As the coronavirus continues to make its way across every continent (minus Antarctica), we have seen governments all over the world undertake preventative measures unheard of in modern history to control its spread.
Chinese authorities have locked down cities, constructed new hospitals, detained individuals suspected of being infected, and have even deployed robotic disinfectant sprayers throughout some of its regions. In South Korea, government officials have established “drive-through” testing stations where individuals can go for a screening – meanwhile, their soldiers are busy spraying disinfectants inside isolated apartment complexes and airports.
Italy, in an unprecedented measure, has locked down the entire country. It’s hospitals and public health services have since been overwhelmed with patients seeking treatment for the virus, leaving some citizens trapped in their houses with the bodies of loved ones, unable to find funeral homes for them. Anyone who attempts to escape the lockdown may potentially face three months in prison or a fine of around 200 euros. Italy currently holds the second highest number of COVID-19 related fatalities, standing at over 1,266 deaths, behind China, which is over 3,180. They are followed by Iran (514 deaths), Spain (133 deaths), and France (79 deaths), according to the most recent data from the John Hopkins University COVID-19 tracker. These numbers will continue to increase over the coming weeks.
As the coronavirus reached American shores in January, the Trump administration declared the disease a public health emergency and took the measure of restricting travel to and from China. American citizens who are returning from mainland China are to be subjected to a screening and heightened surveillance of their activities. In early March, the Trump administration signed a bill providing $8.3 billion to combat the spread of coronavirus on the federal, state, and local levels. And on March 11th, the Trump administration announced a 30-day travel ban of Europeans seeking to enter the United States (this does not apply to American citizens).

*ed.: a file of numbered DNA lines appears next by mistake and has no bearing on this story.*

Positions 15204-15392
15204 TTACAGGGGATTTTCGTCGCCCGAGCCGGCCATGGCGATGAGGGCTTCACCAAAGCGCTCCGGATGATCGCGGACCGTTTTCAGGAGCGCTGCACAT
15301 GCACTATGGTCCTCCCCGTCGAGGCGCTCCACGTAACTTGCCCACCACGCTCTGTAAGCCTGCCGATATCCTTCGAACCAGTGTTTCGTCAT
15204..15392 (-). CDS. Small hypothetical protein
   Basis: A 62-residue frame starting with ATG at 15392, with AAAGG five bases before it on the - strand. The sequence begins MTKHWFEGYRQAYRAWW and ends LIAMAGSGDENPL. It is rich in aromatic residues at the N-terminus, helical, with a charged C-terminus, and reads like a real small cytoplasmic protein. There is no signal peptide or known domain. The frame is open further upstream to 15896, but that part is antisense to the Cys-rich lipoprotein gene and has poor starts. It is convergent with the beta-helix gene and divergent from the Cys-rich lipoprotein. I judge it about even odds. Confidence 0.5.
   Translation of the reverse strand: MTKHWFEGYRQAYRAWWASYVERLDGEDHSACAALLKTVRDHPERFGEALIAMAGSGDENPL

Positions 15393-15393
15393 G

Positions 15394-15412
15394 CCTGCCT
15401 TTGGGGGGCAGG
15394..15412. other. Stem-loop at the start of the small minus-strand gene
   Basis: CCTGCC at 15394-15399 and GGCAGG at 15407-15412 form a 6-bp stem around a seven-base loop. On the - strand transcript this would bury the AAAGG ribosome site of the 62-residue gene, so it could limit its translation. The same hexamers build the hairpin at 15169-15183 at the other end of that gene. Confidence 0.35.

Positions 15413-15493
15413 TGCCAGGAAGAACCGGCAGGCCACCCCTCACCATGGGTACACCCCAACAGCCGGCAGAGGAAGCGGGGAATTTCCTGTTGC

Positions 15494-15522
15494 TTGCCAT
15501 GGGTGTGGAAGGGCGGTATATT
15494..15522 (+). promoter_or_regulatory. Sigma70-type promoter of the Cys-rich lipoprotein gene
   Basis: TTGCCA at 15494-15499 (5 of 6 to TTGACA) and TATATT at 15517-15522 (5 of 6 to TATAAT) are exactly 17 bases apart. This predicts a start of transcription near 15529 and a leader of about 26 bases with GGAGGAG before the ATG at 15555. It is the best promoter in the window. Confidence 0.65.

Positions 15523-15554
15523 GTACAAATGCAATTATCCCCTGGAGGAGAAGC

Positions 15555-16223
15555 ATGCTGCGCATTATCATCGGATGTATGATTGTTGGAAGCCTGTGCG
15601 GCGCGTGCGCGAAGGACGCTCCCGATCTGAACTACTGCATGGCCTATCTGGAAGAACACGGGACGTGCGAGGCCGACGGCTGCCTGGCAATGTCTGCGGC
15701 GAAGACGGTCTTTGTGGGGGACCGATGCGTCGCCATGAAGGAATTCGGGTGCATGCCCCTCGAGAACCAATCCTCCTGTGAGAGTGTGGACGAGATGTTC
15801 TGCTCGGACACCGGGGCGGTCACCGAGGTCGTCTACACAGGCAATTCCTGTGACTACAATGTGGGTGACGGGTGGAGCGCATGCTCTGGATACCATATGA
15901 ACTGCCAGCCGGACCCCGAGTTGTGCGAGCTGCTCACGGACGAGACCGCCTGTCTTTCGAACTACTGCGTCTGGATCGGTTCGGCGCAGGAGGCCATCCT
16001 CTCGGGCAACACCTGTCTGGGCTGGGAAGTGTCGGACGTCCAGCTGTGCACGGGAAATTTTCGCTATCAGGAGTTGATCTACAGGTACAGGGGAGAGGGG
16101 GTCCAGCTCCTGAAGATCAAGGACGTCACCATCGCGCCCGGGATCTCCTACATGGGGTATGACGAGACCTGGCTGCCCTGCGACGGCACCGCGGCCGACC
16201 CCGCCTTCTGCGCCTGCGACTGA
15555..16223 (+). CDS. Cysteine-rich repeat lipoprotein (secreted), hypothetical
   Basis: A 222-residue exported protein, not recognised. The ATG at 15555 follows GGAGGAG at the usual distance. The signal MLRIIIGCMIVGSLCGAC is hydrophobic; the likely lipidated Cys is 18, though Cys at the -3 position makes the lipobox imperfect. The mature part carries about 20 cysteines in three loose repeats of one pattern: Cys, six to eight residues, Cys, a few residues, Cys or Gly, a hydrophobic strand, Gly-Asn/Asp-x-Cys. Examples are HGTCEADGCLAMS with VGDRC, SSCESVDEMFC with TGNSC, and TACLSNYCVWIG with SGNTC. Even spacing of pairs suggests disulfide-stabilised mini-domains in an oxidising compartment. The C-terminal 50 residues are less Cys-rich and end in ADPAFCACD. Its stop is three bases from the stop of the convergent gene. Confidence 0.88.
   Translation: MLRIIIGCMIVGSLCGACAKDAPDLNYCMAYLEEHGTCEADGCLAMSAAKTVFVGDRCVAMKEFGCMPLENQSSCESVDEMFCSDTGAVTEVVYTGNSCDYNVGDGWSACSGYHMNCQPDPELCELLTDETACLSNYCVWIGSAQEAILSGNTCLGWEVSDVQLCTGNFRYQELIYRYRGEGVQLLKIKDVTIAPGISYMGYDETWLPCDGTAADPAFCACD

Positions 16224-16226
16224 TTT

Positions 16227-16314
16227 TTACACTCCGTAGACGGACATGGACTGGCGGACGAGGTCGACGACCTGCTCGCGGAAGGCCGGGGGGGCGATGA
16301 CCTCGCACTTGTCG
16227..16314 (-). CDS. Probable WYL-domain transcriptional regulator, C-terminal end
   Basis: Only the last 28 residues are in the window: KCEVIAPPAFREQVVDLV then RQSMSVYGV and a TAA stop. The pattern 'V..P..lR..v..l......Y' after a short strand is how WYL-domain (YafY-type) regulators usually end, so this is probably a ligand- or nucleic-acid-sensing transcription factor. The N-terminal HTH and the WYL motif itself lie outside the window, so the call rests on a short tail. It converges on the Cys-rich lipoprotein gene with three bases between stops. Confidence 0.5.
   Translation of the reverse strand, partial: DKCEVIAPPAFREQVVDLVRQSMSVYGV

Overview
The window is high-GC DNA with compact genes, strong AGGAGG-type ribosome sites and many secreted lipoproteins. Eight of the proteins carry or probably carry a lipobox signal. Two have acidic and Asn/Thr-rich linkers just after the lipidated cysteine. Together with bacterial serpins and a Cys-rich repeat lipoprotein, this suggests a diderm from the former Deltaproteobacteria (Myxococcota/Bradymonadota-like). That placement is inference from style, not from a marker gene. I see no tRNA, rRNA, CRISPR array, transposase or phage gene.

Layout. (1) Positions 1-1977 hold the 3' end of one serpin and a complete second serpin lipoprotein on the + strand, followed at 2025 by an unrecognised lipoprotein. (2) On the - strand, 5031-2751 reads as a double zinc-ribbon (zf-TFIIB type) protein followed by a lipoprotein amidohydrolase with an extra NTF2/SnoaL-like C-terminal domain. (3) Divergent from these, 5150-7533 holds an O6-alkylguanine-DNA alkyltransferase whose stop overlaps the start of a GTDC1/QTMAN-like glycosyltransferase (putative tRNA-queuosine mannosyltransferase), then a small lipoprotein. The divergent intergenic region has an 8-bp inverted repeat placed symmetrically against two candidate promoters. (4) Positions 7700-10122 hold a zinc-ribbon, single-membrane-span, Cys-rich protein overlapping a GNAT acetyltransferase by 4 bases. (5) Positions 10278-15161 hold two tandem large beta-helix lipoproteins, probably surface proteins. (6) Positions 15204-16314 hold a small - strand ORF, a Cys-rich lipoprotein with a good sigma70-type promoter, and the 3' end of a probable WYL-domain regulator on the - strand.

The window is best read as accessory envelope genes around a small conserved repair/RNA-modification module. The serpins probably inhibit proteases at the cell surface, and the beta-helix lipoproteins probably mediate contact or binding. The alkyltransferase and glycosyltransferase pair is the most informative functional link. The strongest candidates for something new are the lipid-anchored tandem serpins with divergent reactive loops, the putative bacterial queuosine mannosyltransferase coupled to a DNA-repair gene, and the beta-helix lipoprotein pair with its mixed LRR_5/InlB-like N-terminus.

Since then, COVID-19 has officially been declared a global pandemic by the World Health Organization. As thousands rush to grocery stores to grab whatever goods will last them the next couple of weeks and the stock market continues its Great Recession style plunge, the American people are running into the problem of whether or not they can trust their government to effectively handle a crisis of this nature. But most importantly, whether or not they can trust their president to lead the nation out of its current distress and reassure them of their safety and of the integrity of the marketplace.
One of the problems of having a populist president in the White House is that inherent to populism is a distrust of sources of authority and elite institutions. What represents a distrusted source of authority better than the U.S. government and our public health institutions?
The very logic built into the Trump presidency is that the government is ineffective, corrupt, and incapable of most anything. In the extended rendition of this logic, most, if not all, American institutions are not trustworthy and thus deserve no pretense of embodying traits such as reliability or honesty. Even the D.C. swamp has yet to be drained, according to the nature of Trump’s own tweeting this past month. In fact, it is not clear that it will ever be drained – not so long as it remains a politically useful slogan. The same goes for “deep state” narratives, of which Trump says that “We have a long way to go. There are still some very bad, sick people in our government.” To date, the Trump administration has done very little to abate the American people’s lack of confidence in their institutions.